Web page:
Abdulrahman Abumalih, Saudi entrepreneur, business executive and editor

Abdulrahman Abumalih
Updated 13 June 2019

Abdulrahman Abumalih, Saudi entrepreneur, business executive and editor

Abdulrahman Abumalih is a young Saudi entrepreneur CEO and editor-in-chief of Riyadh-based production company Thmanyah, which he founded in 2016.

Abumalih is also the founder, producer and host of “Fnjan,” a Saudi podcast that managed to expand to a global audience, covering a wide range of topics.

The “Fnjan” podcast, started in 2014, now falls under the umbrella of Thmanyah, and its 135-plus episodes have attracted more than 13 million views.

Between 2012 and 2016, Abumalih was editor-in-chief of Arabic online news service, Onehas, offering daily updates on the digital, social media, technology, entertainment and mobile industries.

He also worked as head of web development at Dammam College of Technology between 2008 and 2009, helping to set up and develop the college’s website. 

Abumalih holds a bachelor’s degree in software engineering from Arizona State University, in the US, and gained an associate degree in computer programing from Dammam College of Technology. 

In an exclusive interview with Arab News, Abumalih spoke about the growth of the podcasting culture in the region.

“Now we can see academic studies about podcasts in Saudi, the Gulf, and the Arab region,” he said. “We see official organizations and companies that are getting into the world of podcasts like the King Abdul Aziz Center for World Culture, and Misk. As long as there are people driving, cooking, working, and traveling, there will always be podcast listeners.”


LA Italian eatery Madeo delights the palate in Riyadh Season pop-up

Updated 15 December 2019

LA Italian eatery Madeo delights the palate in Riyadh Season pop-up

  • Despite minor setbacks he faced while setting up, Vietina considers the experience to be a positive one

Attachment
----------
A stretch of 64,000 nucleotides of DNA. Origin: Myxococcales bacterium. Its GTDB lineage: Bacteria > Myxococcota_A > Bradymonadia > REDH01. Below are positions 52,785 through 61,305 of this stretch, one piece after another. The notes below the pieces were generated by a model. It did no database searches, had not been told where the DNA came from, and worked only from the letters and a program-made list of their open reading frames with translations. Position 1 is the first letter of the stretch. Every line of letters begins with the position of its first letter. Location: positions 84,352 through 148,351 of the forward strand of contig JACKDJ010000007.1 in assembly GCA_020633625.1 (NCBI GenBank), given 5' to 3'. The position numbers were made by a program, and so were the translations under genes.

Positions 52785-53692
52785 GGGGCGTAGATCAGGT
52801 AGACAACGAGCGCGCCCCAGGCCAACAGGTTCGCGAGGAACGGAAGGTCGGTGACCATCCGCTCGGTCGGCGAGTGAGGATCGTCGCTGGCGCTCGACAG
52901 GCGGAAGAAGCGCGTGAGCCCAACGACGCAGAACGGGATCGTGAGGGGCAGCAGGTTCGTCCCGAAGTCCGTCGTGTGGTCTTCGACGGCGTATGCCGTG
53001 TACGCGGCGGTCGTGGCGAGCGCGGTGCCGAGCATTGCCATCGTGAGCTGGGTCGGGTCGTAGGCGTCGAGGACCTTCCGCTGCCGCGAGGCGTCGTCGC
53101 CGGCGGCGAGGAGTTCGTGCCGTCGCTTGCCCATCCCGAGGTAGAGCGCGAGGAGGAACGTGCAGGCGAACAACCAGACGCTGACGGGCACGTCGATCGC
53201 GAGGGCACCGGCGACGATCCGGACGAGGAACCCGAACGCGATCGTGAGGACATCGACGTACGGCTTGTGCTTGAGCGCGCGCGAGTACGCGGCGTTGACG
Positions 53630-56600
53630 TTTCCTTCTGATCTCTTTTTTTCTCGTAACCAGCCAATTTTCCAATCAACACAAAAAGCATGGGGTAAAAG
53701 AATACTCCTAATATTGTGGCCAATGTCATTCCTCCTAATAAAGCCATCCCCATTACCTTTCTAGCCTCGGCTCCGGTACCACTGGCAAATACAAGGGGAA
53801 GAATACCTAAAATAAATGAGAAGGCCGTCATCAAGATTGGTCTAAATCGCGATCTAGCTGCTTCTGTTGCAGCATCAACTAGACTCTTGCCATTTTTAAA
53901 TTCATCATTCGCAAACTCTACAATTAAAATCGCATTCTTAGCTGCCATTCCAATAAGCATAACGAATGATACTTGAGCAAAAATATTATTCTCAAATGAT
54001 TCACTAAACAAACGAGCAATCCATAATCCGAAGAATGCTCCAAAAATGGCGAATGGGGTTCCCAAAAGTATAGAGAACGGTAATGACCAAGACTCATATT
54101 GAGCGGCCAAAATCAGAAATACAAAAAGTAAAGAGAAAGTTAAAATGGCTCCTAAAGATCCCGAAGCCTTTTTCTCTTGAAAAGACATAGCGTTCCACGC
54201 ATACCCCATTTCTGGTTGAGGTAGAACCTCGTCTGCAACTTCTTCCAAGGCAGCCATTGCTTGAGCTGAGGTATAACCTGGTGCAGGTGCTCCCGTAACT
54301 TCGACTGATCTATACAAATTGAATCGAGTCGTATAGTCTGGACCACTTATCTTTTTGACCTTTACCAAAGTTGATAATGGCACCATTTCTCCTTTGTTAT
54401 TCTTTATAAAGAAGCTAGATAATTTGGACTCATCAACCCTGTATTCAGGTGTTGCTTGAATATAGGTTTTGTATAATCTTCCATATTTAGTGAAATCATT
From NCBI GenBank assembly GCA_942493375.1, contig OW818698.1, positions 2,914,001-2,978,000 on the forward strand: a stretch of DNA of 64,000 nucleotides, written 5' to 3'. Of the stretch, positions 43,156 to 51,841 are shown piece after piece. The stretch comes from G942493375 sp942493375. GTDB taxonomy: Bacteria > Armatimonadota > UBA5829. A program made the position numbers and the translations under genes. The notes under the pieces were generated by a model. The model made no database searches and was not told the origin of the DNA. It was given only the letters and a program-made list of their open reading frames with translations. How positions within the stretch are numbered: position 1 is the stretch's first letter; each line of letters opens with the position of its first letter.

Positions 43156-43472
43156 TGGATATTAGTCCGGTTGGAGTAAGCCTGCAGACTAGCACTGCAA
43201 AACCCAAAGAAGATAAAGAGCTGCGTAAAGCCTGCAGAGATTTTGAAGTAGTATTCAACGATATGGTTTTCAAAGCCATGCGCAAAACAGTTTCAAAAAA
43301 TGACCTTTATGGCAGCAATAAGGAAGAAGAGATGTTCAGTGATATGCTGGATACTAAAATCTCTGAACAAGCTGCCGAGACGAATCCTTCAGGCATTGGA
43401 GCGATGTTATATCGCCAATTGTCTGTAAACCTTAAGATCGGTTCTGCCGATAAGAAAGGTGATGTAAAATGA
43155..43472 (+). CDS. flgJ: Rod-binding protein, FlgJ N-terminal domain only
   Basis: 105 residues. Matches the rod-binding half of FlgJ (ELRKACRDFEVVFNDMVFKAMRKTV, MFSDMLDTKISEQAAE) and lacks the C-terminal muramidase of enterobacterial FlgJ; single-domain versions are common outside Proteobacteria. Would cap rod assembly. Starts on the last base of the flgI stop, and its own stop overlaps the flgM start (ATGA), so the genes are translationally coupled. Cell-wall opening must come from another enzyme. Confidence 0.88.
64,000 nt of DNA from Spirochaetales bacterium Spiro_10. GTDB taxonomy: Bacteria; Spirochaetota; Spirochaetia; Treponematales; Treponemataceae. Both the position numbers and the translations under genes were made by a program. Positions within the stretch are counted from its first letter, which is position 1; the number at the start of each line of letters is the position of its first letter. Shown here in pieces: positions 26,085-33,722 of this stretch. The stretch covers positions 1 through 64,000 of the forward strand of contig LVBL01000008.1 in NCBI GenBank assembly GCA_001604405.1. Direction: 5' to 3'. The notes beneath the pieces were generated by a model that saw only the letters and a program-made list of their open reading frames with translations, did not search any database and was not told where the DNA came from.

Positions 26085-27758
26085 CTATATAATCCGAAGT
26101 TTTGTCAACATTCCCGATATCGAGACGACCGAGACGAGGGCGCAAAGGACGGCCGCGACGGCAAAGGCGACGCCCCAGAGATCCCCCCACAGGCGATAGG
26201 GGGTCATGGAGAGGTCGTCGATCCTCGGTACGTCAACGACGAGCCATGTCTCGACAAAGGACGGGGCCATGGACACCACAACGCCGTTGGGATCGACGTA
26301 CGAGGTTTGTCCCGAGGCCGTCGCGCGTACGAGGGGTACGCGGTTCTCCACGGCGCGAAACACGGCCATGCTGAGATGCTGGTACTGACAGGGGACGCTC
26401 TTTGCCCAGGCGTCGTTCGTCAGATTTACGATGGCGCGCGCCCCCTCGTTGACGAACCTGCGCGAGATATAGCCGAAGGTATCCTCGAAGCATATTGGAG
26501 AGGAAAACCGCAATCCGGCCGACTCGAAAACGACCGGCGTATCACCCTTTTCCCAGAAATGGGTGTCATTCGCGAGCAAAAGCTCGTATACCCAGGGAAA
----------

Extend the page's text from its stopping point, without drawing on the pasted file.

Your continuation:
RIYADH: Renowned Italian restaurant Madeo has opened up in Al-Murabba for Riyadh Season. 

The pop-up has started brightly, and head chef Gianni Vietina invited Arab News to sample the menu and chat about his experience.

Vietina, in Saudi Arabia for the first time, said that he loved the location he had set up in, and was very happy to be opening up in the Kingdom. 

“The location is gorgeous. At night, with all the lights on, the music going, it’s very nice.”

Despite minor setbacks he faced while setting up, Vietina considers the experience to be a positive one and that the response was even better than he had expected. 

“Like anything new, you have quests, you have problems. Up to now, we’re doing pretty good. We are up and running. We’re comfortable now, which is a shame as we’re leaving pretty soon,” he said.

He added that he would repeat the experience in a heartbeat if he could: “They were nice enough to ask me to stay in Saudi a little longer, but I can’t. I need to go back home. But I would love to come back.”

He said that while he was not planning to open up a permanent restaurant in Saudi Arabia, he would not rule it out completely.  “I’ve been offered options, and friends have offered to show me locations while I’m here, but I can’t do it right now, I just opened a new restaurant two months ago,” he said.

“I chose the dishes that I know that most of the Saudis that visit my restaurant in Los Angeles like.”

Gianni Vietina, Head chef of Madeo

The pop-up’s menu contains most of what the original restaurant offers, including his ever-popular penne amadeo and spaghetti bolognese, with the chefs using a combination of imported and locally sourced ingredients. 

“I chose the dishes that I know that most of the Saudis that visit my restaurant in Los Angeles like,” he told Arab News.

For the pop-up, Vietina has stuck to using halal and alcohol-free ingredients. 

“It was challenging at the beginning. But the bolognese at Amadeo doesn’t contain pork, and I realized after we tried cooking without wine that almost nothing changed. I actually prefer it,” he said.

Madeo is a favorite of Saudis visiting Los Angeles, with Vietina going so far as to describe the restaurant as a “Little Riyadh” on most evenings between July and September. 

He even recognizes some of the customers who have come into the Riyadh pop-up, and always stops over to greet them.

Upon sampling the menu, it’s easy to see why the food at Madeo has remained popular all these years. 

The eggplant parmigiana is a perfect blend of crusty cheese and silky smooth eggplant, with hints of basil and rosemary. 

The bolognese is rich, meaty and decadent, without being too heavy and greasy. And the penne Amadeo, which Vietina has been eating since his childhood, is a timeless classic of crushed tomato, basil, finished off with butter and Parmigiano Reggiano for a creamy, rich flavor.